Supplemental Security Income (SSI) is a government program that provides benefits to low income people who are unable to work due to a disability, blindness, or are over 65. The program is administered through the Social Security Administration (SSA). SSI is for individuals who are unable to work but have not earned enough income to qualify for Social Security Disability Insurance (SSDI), which provides benefits to individuals who are unable to work due to a disability and have paid into the Social Security system.
The SSA has limits on the amount of income a recipient can earn. This includes employment income, pension, or dividend income. SSA does not include income such as gifts or loans from friends or relatives, money paid by others for other than food or shelter, the value of government assistance for food, shelter, or utilities. Assistance from the state and non-profit agencies also do not count as income for SSI recipients and will not lower or eliminate SSI benefits. In some cases, it is possible to receive both SSI and SSDI benefits.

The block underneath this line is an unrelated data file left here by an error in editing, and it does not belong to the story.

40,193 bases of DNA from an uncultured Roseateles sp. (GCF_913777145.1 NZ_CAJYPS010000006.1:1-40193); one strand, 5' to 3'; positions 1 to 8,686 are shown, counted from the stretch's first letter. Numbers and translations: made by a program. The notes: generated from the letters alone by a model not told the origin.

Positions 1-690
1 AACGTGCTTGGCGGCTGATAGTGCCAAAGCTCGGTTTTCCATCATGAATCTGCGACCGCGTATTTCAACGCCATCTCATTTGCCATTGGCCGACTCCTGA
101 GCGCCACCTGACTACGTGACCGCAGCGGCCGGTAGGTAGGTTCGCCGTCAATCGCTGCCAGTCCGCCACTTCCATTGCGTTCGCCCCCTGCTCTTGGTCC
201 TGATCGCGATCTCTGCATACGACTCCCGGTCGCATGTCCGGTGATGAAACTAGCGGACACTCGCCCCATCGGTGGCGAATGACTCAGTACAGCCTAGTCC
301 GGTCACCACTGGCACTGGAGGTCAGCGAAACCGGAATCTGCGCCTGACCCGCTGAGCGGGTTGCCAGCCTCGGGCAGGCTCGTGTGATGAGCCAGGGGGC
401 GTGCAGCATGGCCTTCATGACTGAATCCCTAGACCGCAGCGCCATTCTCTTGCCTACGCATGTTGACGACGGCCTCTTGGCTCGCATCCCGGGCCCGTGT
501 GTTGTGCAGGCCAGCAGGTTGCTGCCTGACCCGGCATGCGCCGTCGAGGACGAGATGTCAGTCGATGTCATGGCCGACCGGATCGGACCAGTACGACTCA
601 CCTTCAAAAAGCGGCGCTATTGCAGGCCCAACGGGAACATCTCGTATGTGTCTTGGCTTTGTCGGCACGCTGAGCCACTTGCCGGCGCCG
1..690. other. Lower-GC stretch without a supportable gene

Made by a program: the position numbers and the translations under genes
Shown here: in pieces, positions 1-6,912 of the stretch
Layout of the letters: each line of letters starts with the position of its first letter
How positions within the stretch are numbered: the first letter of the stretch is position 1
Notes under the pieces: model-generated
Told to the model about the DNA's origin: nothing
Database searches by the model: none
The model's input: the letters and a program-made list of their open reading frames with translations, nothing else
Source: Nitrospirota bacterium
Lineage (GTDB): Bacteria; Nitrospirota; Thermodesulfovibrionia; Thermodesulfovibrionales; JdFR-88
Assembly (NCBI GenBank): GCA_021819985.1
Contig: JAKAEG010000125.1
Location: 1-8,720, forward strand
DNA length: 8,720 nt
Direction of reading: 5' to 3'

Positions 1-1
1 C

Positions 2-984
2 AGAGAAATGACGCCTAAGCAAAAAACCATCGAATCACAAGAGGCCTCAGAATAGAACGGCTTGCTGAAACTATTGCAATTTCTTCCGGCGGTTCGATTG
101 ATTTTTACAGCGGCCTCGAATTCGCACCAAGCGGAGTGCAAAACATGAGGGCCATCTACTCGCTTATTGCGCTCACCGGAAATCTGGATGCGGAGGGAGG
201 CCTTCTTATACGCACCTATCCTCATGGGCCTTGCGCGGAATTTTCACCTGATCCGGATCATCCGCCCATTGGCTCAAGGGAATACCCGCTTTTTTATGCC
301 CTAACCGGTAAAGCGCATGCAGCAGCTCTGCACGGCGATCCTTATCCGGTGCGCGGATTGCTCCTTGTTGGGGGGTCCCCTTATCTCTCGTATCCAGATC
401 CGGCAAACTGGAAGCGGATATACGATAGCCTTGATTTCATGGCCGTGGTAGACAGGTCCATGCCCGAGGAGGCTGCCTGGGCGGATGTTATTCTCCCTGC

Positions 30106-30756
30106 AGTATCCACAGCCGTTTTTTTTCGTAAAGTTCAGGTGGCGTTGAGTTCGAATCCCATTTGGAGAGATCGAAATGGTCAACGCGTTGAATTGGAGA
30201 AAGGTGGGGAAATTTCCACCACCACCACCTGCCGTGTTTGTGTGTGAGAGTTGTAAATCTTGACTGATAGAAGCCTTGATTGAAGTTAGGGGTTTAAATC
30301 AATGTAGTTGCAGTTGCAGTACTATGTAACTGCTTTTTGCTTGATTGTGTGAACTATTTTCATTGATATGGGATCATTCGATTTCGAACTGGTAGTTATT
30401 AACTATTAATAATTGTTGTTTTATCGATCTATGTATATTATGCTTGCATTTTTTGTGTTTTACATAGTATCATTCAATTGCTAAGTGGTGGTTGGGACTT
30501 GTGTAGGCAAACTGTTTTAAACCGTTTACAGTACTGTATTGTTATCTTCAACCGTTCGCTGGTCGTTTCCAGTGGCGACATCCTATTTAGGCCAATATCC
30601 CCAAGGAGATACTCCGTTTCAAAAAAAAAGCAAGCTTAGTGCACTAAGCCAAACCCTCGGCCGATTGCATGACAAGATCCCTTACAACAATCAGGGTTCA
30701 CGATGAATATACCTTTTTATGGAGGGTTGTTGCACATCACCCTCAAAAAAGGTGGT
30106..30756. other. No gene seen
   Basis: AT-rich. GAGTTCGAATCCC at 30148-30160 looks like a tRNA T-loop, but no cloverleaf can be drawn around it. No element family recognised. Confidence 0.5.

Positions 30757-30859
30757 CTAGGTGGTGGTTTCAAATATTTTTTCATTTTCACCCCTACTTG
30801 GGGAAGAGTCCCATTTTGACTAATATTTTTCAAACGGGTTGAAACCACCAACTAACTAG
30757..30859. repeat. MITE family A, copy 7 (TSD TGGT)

There are also limits on assets in order to be eligible for SSI. The limit is $2000 for a single recipient and $3,000 for a couple receiving SSI benefits. This is known as the resource limit. A home that is used as a primary residence and one car can be excluded from the resource limit.
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